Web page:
Ronan O’Rahilly: Entrepreneur who started a revolution of the airwaves with Radio Caroline

He launched the first UK pirate station, angering the establishment, delighting pop listeners and triggering a huge cultural shift

Garth Cartwright
Tuesday 05 May 2020 12:23 BST
O'Rahilly, pictured in 1969, was forever charming investors and claiming to be about to unleash new inventions, manage new musicians or produce new films
O'Rahilly, pictured in 1969, was forever charming investors and claiming to be about to unleash new inventions, manage new musicians or produce new films (Getty)

Ronan O’Rahilly, who has died aged 79, was an Irish entrepreneur who unleashed a revolution in UK broadcasting by launching Radio Caroline, the first British pirate radio station, in 1964. The 24-year-old O’Rahilly found his radio station being damned by the British establishment and saluted by teenagers and rock musicians. A libertarian, O’Rahilly would remain a controversial figure.

Born to wealthy Irish parents who owned the port of Greenore in County Louth, O’Rahilly settled in London in the late 1950s, breaking into showbusiness as a song plugger. He claimed to have run a drama school teaching method acting, and said he managed The Beatles (briefly), Soho club The Scene, and Georgie Fame. His pirate creation myth involved him having recorded and independently issued a Fame 45, only to find both the BBC’s three weekly pop programmes and Radio Luxembourg refusing to play it because they only serviced the major record labels. Except no such Fame 45 exists and he never managed The Scene or The Beatles.

In late 1963 O’Rahilly met Allan Crawford, a London-based Australian music publisher, who, with Oliver Smedley – a Liberal Party grandee and free market evangelist – was determined to take on the BBC. Noting the growth of pirate radio stations in northern Europe, they had purchased Mi Amigo, a former fishing boat, to serve as Radio Atlanta, and invited O’Rahilly to invest.

O’Rahilly decided to set up his own station. Securing £250,000 of capital, he purchased a defunct ferry moored in Rotterdam, called this boat Caroline and sailed it to Greenore to be refitted for broadcasting. Caroline dropped anchor outside territorial waters off the Essex coast and began broadcasting as Radio Caroline on 28 March 1964, the first British pirate radio station. Radio Atlanta began broadcasting a month later.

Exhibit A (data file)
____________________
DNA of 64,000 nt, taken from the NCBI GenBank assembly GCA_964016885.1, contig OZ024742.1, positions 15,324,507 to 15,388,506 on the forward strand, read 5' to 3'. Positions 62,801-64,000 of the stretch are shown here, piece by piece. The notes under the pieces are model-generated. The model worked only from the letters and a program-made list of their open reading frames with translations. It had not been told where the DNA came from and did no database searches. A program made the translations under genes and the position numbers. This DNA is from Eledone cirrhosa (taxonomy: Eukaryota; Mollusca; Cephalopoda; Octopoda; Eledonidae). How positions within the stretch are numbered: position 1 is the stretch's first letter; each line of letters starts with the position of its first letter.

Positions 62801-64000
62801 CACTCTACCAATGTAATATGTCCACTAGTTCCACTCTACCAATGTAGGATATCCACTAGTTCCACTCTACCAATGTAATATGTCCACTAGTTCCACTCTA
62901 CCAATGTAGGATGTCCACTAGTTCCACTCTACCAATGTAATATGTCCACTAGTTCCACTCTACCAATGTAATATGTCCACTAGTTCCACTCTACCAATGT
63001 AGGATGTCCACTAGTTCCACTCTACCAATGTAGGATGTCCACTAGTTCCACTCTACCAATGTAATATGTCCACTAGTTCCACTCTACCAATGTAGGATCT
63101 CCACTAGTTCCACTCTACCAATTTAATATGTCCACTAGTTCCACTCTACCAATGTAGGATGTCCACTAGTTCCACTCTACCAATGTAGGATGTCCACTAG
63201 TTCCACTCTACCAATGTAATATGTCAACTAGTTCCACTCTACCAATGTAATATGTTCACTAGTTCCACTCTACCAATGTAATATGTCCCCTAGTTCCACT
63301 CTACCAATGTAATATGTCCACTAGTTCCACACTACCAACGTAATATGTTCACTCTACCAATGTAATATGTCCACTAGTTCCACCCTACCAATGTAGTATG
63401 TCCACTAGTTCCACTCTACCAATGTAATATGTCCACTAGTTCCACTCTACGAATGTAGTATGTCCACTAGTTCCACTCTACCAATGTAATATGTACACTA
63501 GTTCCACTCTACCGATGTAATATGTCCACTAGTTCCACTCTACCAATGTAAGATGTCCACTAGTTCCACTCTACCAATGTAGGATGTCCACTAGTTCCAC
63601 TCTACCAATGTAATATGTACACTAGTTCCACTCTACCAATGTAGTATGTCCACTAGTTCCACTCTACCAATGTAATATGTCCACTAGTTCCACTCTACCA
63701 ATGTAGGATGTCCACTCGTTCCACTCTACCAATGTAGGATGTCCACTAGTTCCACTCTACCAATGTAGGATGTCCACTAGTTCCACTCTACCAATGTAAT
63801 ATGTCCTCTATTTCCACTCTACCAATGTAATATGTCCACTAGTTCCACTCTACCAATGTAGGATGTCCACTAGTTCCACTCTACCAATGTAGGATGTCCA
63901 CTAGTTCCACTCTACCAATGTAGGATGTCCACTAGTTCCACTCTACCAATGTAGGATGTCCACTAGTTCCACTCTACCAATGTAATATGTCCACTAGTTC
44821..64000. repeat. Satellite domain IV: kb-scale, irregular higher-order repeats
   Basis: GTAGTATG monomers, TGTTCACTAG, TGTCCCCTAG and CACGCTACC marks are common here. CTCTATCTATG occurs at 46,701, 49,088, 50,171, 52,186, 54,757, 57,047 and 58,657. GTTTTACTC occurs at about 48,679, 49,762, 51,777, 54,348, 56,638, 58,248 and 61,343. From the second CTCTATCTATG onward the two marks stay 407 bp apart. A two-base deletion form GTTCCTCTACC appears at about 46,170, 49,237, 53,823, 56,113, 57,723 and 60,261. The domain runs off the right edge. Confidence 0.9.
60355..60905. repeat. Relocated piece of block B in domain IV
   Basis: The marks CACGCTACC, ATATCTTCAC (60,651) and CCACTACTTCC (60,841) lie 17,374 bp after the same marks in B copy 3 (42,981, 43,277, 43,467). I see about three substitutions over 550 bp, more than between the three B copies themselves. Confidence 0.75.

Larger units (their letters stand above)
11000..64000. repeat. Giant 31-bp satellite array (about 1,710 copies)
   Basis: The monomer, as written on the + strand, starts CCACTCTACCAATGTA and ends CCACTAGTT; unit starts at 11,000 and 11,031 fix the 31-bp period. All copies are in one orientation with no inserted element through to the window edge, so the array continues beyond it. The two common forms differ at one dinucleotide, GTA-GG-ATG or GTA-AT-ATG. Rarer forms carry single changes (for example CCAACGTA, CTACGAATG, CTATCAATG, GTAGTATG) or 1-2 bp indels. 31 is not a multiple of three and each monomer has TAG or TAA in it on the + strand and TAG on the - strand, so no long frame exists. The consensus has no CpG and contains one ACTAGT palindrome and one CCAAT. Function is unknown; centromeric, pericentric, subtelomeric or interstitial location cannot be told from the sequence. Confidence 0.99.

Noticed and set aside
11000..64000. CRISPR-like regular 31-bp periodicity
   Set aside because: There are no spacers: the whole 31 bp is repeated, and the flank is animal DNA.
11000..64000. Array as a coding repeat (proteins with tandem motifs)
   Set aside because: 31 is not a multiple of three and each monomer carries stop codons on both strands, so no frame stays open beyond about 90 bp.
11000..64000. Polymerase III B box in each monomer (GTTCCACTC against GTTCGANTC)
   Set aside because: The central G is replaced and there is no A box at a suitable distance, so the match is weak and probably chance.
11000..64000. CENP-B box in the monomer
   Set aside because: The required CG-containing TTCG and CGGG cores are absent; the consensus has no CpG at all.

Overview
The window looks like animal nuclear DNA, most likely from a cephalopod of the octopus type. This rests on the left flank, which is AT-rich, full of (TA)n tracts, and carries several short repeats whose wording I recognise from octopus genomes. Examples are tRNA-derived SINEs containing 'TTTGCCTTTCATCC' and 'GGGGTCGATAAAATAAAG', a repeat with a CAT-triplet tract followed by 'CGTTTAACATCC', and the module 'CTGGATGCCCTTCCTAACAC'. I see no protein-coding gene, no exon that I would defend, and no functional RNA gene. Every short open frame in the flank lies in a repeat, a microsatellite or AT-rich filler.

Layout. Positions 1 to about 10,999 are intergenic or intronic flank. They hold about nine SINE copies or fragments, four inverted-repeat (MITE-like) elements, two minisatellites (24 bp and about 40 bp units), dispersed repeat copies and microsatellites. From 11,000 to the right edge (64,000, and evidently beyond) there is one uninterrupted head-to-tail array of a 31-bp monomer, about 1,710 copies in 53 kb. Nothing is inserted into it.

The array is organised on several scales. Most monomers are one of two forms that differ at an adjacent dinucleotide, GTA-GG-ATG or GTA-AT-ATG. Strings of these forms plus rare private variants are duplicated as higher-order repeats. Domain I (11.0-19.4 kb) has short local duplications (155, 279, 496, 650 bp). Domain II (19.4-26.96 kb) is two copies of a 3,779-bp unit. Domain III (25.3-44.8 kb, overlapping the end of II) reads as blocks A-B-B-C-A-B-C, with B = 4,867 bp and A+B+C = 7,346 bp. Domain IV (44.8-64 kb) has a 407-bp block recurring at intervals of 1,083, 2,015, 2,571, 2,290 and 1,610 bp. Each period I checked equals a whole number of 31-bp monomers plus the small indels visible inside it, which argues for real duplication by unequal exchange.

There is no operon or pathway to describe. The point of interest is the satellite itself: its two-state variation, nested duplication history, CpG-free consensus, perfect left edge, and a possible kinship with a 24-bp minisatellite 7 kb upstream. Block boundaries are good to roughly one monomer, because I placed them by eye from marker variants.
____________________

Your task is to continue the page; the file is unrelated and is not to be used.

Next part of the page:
On 2 July Radios Caroline and Atlanta agreed to a merger – some observers have suggested this rapid merger marks the stations as being jointly funded by the CIA – with O’Rahilly sailing to an anchorage off the Isle of Man and broadcasting as Radio Caroline North while Mi Amigo stayed in the Thames Estuary, now broadcasting as Radio Caroline South. This was the first time since the pre-war days that a commercial broadcaster could claim to be offering a national radio service.

Within a year the network was turning a modest profit, being debated in parliament, being listened to by hundreds of thousands of teenagers and inspiring other pirate stations, most notably Radio London and Radio Sutch (a Screaming Lord Sutch publicity stunt).

In 1967 an act of parliament outlawed offshore radio stations and launched Radio 1, the BBC’s first all-pop music radio station. Radio 1 was modelled on Caroline and employed Tony Blackburn, Simon Dee, Dave Lee Travis and Johnnie Walker, all of whom began their broadcasting careers on Caroline.

O’Rahilly refused to surrender, running Radio Caroline North and South until 1968 when they were forcibly towed away by a Dutch maritime supply company over unpaid maintenance bills. He moved into film, producing Marianne Faithfull’s 1968 feature Girl on a Motorcycle, and managing George Lazenby, an Australian model and actor who won the role of James Bond (after Sean Connery had left the series) for 1969’s On Her Majesty’s Secret Service. It was O’Rahilly who convinced Lazenby not to sign a seven-film contract as Bond.

In the build-up to the 1970 general election O’Rahilly and former Caroline and Radio 1 DJ Simon Dee toured the UK in a bus decorated with images of then-prime minister Harold Wilson as Chairman Mao while encouraging the public to vote Conservative. O’Rahilly and Lazenby then produced and acted (with Germaine Greer) in the 1971 feature Universal Soldier, a film that flopped and ended their working relationship. O’Rahilly then announced a plan to start a “pirate TV” station.

Pirate TV never eventuated so he relaunched Radio Caroline in 1972, using his station to promote the Indian guru Ram Dass’s philosophy of “loving awareness”. In 1976 he financed and promoted via Caroline a band called Loving Awareness. They attracted little interest – Caroline now had few listeners compared with Radio 1 – and, after splitting from O’Rahilly, became the basis for Ian Dury’s Blockheads.

Radio Caroline closed in 1980 when Mi Amigo sank during heavy North Sea storms. O’Rahilly relaunched Radio Caroline in 1983, running it until 1991 when a sustained campaign against it by the British, Belgian and Dutch authorities forced its closure.

Forever charming investors and claiming to be about to unleash new inventions, manage new musicians or produce new films (King Kennedy – an epic conspiracy theory documentary on John F Kennedy assassination – was his most obsessive, uncompleted project), O’Rahilly remained a King’s Road fixture until he was diagnosed with vascular dementia in 2013. He then retired to Ireland.

He is survived by his wife Catherine and stepson Caspian.

Ronan O’Rahilly, entrepreneur, born 21 May 1940, died 20 April 2020

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